Tahoua – An initiative launched in early 2018 – "Initiatives for Enterprise Development", known as IDEE – is intended to reduce irregular migration by encouraging young Nigerians to believe in themselves as self-entrepreneurs who can create employment for others.
This is the "idea" of the initiative and to date, 86 young entrepreneurs have chosen to start their own business at home with the support of this three-year project of the International Organization for Migration (IOM).
One of these start-ups is owned by Soumana, 24, who offers website development, multimedia editing and graphic design services.
Soumana is one of the young Nigerian entrepreneurs who took part in the job fair held last weekend (2-3 March) at the University of Tahoua, Niger, with the support of the Minister of Finance. employment, labor and social security in Niger.
Organized by IOM and the local incubator CIPMEN and funded by the European Union, the Tahoua Employment Fair brought together more than 6,000 visitors and 133 local businesses in two days. This was the first event of its kind in Niger, according to the organizers.
Participants included local and national authorities, EU representatives, media partners, creators of national and international start-ups, representatives of the diaspora, students and returnees.
The IDEE project, deployed in the three cities of Tahoua, Zinder and Niamey, aims to help start-ups by creating local work opportunities as alternatives to irregular migration for young people who lack economic opportunities at home.
Funded by the Ministry of Foreign Affairs and International Cooperation of Italy, the IDEE project is being implemented with the support of its partners: CIPMEN, Terre Solidali, Capital Finance and the Ministry of Youth Entrepreneurship in Niger.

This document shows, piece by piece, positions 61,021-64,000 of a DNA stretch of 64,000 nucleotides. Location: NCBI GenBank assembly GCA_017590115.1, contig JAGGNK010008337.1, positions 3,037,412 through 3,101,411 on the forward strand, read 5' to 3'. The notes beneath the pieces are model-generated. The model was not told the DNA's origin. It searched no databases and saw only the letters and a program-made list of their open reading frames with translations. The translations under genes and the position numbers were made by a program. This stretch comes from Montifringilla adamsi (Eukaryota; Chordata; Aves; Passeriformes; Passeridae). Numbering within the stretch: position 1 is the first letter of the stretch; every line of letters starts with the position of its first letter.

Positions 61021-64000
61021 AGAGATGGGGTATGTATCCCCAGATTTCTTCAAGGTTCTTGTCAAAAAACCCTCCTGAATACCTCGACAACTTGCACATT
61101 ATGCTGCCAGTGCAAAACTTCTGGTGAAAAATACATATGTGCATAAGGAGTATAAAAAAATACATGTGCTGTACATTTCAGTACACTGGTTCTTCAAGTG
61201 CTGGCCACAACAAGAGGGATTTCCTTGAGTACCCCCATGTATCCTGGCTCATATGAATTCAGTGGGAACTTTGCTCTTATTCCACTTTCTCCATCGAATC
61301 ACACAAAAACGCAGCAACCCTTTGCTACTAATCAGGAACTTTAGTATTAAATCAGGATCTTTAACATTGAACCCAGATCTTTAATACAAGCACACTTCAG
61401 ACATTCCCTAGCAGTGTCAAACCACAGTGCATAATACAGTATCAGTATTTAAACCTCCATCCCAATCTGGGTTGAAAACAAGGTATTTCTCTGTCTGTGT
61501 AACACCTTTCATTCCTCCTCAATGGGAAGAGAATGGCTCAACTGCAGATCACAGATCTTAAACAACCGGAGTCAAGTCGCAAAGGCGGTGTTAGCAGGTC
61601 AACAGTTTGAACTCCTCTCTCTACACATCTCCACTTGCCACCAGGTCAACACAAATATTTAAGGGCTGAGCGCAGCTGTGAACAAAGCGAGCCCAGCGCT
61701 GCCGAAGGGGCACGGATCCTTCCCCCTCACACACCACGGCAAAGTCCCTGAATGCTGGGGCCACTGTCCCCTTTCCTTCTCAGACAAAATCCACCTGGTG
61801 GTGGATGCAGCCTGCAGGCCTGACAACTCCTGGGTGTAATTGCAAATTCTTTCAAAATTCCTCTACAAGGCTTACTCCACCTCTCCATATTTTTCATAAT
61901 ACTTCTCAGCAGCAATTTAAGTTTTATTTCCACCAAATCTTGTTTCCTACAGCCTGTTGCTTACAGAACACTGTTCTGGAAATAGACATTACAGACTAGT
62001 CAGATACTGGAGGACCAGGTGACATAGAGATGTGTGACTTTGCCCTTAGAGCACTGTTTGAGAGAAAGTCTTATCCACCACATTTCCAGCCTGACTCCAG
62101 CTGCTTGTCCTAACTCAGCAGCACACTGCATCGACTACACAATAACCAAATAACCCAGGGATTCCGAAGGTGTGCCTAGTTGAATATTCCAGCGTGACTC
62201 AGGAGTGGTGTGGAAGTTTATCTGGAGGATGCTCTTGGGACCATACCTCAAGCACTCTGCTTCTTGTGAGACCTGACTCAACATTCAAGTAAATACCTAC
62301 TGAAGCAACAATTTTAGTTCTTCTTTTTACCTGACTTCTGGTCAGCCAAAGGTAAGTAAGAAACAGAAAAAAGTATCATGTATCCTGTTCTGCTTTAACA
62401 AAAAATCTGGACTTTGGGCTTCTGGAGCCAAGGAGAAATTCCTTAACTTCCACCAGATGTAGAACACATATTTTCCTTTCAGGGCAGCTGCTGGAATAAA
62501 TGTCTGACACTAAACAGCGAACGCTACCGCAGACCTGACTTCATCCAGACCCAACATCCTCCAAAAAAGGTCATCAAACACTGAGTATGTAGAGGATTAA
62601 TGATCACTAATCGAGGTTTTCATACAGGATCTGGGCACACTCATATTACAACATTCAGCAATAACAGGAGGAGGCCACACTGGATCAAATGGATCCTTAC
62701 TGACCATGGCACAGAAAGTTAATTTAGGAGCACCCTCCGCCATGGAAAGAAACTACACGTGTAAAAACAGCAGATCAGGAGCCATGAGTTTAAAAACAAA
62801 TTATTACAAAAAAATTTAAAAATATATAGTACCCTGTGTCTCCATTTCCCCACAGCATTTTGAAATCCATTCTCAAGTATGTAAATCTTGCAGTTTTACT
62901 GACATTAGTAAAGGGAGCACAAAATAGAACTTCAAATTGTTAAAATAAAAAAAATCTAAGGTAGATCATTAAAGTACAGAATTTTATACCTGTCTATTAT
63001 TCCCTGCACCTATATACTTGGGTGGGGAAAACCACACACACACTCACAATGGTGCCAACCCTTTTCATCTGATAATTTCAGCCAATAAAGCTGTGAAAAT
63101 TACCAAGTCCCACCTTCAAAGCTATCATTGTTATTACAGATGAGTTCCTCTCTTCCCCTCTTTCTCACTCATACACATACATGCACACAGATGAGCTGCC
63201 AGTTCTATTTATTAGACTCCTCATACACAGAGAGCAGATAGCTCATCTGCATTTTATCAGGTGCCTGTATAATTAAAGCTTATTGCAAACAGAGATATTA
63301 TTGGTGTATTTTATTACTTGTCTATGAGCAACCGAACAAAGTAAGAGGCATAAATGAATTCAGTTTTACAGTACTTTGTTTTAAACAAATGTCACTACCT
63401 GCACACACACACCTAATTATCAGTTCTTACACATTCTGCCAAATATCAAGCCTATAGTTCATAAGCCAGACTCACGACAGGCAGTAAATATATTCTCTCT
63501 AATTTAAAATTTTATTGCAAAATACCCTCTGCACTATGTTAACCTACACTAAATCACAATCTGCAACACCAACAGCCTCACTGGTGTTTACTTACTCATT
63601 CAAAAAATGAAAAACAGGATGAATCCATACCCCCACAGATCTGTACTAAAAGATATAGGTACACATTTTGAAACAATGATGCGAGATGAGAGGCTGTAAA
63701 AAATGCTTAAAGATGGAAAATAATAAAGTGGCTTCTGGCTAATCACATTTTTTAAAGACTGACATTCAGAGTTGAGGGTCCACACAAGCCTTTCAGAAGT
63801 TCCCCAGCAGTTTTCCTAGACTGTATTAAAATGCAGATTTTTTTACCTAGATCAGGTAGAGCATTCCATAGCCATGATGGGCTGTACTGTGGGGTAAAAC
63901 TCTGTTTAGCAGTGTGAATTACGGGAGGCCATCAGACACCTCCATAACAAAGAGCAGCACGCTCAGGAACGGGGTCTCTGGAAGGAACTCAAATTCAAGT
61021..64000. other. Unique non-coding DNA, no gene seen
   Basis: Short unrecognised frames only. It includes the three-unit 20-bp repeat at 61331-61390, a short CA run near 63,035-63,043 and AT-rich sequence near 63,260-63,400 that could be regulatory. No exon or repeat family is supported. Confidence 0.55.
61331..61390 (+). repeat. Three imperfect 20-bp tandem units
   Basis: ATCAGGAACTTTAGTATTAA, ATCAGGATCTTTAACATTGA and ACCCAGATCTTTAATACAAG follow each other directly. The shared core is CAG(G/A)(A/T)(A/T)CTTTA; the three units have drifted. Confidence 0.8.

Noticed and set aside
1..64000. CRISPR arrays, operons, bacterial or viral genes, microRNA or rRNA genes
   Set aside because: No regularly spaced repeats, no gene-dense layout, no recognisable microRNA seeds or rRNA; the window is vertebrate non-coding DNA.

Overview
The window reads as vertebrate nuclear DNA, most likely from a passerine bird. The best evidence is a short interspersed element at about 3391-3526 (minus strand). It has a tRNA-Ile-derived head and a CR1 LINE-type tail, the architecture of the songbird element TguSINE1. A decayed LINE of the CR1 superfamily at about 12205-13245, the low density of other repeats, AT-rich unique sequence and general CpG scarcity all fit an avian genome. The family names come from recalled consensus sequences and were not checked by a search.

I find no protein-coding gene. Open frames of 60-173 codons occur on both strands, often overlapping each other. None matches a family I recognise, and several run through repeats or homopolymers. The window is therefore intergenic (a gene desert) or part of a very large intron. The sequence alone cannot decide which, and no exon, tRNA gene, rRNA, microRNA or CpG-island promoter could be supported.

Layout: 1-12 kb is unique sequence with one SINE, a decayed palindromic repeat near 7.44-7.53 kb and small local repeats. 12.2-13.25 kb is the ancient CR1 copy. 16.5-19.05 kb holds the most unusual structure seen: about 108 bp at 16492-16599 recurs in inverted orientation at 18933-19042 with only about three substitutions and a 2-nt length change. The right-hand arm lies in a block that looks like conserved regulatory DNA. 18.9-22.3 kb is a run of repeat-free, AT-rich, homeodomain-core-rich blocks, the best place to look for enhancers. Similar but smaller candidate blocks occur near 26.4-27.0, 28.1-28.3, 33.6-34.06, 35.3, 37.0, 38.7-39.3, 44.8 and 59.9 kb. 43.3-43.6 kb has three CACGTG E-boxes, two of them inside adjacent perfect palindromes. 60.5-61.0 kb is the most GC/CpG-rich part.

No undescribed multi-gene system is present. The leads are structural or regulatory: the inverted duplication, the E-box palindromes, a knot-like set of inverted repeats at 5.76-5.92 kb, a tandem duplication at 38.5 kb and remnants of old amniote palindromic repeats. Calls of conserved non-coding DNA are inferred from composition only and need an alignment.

To encourage youth participation in the fair, a caravan visited schools, universities and local associations, with nearly 1,500 people informed of the event.
"This initiative is great and indispensable for Tahoua. I hope this is just the beginning for the future of our city, "said Seni, 22, a law student at Tahoua University.
Nigeria has the lowest socio-economic and development indicator (188/188 Human Development Indicators of the United Nations Development Program 2016), with about 40 percent of the population living below the poverty line, pushing its inhabitants to seek better economic opportunities abroad, usually in Libya or Algeria.
The Migrant Resource and Response Mechanism (MRRM), funded by the EU Emergency Trust Fund for Africa, was launched in 2015 to contribute to the promotion of migration with dignity and in full security for all, as well as to support the efforts of the Government to develop an effective approach to migration flows.
Tahoua is an important starting point for Nigeriens migrating to Libya, mainly as seasonal workers. In 2018, some 2,663 Nigerians received support for the voluntary return and reintegration of the IOM Niger team, 53 percent of which came from Tahoua.
Upon their return to Tahoua, IOM helps migrants in their reintegration process to enable returnees to achieve economic self-sufficiency and social stability in their communities.
Although Niger's economy is largely dependent on subsistence agriculture, highlighting higher education and vocational training, projects like IDEE encourage young graduates to start up start-ups and take a different approach to agriculture. 'employment.
During the job fair, the returnees had the chance to get in touch with local entrepreneurs, IDEE beneficiaries and members of the Nigerian diaspora residing in France, Belgium, Italy, Spain and Germany.
A network will soon be created to provide the diaspora, private actors, government authorities and young entrepreneurs with a platform containing the information needed to further promote youth entrepreneurship.
"Niger has the potential to become successful in terms of entrepreneurship because as long as there are needs, there are opportunities for new businesses to grow," said Soumana, one of the young entrepreneurs. "Why leave Niger to be employed when you can become an employer in your own country? "
For more information, please contact Valeria Falaschi, IOM Niger, Tel. +227 8007 0127, email: firstname.lastname@example.org